Precision and accuracy results are summarized in Table 2. The within-run precision and accuracy ranged from 2.9 to 5.1% and 85.6 to 96.8%, respectively. The between-run precision and accuracy ranged from 5.1 to 12.4% and 85.8 to 96.7%, respectively.
Recovery ranged from 93.5 to 118.6% for the two sugars.
The mean peak areas of lactulose and mannitol in mobile phase and in urine are not significantly different. In fact, the signal intensities of lactulose and mannitol when urinary matrix (containing chlorhexidine) was injected are completely comparable with that of the same experiment when mobile phase was injected. Matrix effect for both lactulose and mannitol was lower than 20%. Moreover this indicates that chlorhexidine, even if present in different concentration in the various urinary samples (because of the different volumes collected), did not interfere in mannitol and lactulose signals.
Mean basal lactulose and mannitol concentrations were, respectively, mg/L and mg/L without significant differences between patients and controls.
The average of the L/M ratio of the control subjects was 0.014 with a standard deviation of 0.007. The cut-off value (M + 2SD) was 0.03 and is completely comparable to data reported in the literature.
In Table 3 L/M ratios of each control and of each patient were reported.
The average of the L/M ratio in patients with IBS was 0.096 with a standard deviation of 0.078. The statistical analysis of the differences between the L/M ratio of controls versus patients with IBS was statistically significant () (Figure 2). Children with IBS-D had an increased intestinal permeability compared to the other IBS subgroups: IBS-D versus IBS-C and IBS-U .
No gastrointestinal adverse event (vomiting, diarrhea, or nausea) was observed in any child.
Defect of barrier function that lead to damage of the epithelial layer structure may contribute to intestinal diseases. IBS in particular is very common disease with a not clear pathophysiology. Intestinal permeability seems to play a major role in the onset and severity of related symptoms but few studies have clarified the mechanisms [21, 22].
The intestinal permeability tests represent a valid, economical, and simple tool for assessing the integrity of the intestinal barrier function and for the identification of alterations of the intestinal mucosa. Lactulose and mannitol ratio (L/M ratio) is a rapid and simple test of intestinal permeability for the assessment of intestinal barrier integrity, frequently used in clinical practice [18, 23]. Several chromatographic methods have been described for the analysis of lactulose and mannitol using different detection systems [16–19]. The HPLC coupled to mass spectrometry is the ideal solution for its high selectivity, sensitivity, and productivity.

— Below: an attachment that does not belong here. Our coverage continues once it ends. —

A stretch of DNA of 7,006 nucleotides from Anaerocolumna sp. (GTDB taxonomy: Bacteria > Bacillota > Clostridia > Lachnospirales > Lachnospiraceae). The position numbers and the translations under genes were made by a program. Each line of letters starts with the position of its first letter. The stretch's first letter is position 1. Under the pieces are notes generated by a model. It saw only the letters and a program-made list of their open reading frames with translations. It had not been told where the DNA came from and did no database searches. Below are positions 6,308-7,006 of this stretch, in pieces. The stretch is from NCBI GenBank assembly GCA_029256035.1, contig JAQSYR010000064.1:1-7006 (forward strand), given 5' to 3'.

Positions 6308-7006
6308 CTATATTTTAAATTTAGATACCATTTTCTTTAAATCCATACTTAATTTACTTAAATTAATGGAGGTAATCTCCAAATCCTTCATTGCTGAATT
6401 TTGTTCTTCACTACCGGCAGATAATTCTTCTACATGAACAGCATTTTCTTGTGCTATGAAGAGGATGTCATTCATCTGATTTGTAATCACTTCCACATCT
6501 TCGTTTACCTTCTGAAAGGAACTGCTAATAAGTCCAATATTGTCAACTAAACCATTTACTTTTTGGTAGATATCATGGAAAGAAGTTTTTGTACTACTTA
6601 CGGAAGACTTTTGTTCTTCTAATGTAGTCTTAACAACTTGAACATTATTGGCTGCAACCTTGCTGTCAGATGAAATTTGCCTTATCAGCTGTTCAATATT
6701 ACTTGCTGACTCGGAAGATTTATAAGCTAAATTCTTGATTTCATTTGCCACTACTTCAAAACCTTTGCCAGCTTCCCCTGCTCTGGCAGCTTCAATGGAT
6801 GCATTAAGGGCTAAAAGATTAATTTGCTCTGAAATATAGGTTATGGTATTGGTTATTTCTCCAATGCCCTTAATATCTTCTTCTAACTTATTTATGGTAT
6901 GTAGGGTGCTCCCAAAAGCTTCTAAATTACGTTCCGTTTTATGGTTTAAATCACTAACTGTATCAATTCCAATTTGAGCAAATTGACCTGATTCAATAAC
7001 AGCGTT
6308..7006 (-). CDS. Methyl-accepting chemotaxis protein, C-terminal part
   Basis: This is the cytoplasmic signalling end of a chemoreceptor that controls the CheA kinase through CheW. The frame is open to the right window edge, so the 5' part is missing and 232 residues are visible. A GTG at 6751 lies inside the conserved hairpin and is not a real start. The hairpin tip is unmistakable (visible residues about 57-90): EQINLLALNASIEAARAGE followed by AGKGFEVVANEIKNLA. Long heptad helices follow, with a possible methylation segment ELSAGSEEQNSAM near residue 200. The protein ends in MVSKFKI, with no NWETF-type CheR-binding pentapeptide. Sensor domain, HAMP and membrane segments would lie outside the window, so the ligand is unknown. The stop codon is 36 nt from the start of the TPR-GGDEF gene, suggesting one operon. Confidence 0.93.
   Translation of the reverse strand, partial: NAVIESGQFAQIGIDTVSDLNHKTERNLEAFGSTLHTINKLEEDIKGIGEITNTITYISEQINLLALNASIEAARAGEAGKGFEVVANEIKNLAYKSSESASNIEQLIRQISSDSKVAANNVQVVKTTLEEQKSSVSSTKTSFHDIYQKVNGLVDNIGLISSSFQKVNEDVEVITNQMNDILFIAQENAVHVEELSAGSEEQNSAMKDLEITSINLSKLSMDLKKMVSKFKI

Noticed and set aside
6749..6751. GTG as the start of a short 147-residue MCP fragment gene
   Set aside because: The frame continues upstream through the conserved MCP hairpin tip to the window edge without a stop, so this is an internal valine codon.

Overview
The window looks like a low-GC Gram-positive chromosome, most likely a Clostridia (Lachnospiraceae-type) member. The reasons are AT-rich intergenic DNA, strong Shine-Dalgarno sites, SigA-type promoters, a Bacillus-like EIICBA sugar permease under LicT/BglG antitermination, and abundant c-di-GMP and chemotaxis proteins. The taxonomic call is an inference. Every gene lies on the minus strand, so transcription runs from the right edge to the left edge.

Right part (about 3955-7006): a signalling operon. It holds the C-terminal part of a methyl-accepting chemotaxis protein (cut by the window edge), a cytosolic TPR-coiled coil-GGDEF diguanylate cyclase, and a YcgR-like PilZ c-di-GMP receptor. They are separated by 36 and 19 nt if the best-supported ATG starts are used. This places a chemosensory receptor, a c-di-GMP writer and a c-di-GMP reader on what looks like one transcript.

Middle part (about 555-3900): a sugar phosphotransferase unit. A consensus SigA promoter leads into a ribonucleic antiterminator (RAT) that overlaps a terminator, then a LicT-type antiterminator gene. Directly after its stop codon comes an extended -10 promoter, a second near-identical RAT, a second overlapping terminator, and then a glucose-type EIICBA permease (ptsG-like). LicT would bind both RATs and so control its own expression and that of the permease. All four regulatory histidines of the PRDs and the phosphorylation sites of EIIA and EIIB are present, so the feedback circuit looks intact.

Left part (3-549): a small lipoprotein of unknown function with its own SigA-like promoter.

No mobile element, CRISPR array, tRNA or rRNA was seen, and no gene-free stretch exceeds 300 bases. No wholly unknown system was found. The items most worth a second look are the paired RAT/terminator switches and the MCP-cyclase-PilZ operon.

One of the biggest problems in the mass spectrometry analysis is to minimize the matrix effect. Possible strategies to be adopted are as follows: a sample purification or a more efficient chromatographic separation .
In the case of urinary samples, thanks to the minimal protein concentration, it is possible to perform only a sample dilution before the injection but this procedure reduces the interference due to the matrix components only in part.
The chromatographic separation with an amine column allows adequately retaining the analytes separating them from the matrix components eluting near the void time which are mainly responsible for the matrix effect.
The amine column does not guarantee the performances of the more used C18 columns; in fact the average life observed for this application is about 400 injections, after that the CQ, repeated at each session, showed a loss of resolution for the chromatographic peak.
The choice of using a relatively long chromatographic run allows simplifying the procedure of preparation to a minimum and optimizing the work of the laboratory technician. It is possible in this way to prepare a large number of samples in a relatively short time and then perform the analysis LC-MS/MS during the night. The ESI source in negative ionization and the triple quadrupole analyzer in SRM mode ensure high specificity further reducing possible interference of other substances and also consequently increasing the sensitivity. The validation study of the method in addition to the preliminary data on real samples of urine has shown that the method fully meets the criteria required by the guidelines of the European Medicines Agency . The described method allows accurately determining the urinary concentration of lactulose and mannitol. In the present study the reference intervals were evaluated on a group of pediatric subjects in order to compare them with a group of pediatric patients with IBS. The results of L/M ratio are significantly elevated in patients with IBS. The comparison between the two groups highlights the presence of an alteration of intestinal permeability in patients with IBS. In fact, the ratio of the fractions excreted lactulose of mannitol (L/M ratio) observed in urine samples of patients with IBS was significantly higher than the ratio in healthy subjects. Moreover, IBS-D children had higher degree of severity of abdominal pain (as measured by VAS score, data not shown) compared to the other subgroups suggesting higher intestinal permeability in this subgroup. As a matter of fact intestinal permeability test alone is not diagnostic of IBS and at the moment is not routinely performed, remaining confined to the research setting.
Moreover, this method allows an easy evaluation of intestinal permeability in pediatric subjects to whom it is not possible using 51Cr-EDTA test.
As future perspective, we would like to confirm the results of this study on a larger number of individuals to better define the cut-off values related to the various pathologies. Moreover, it would be useful to divide the study subjects in two groups (preadolescents and adolescents) to better define if the different developmental stage of the intestinal barrier may potentially affect lactulose or mannitol measurements. It is even more interesting to clarify if both aging and gut microbiota may influence intestinal permeability.
The authors declare that they have no competing interests.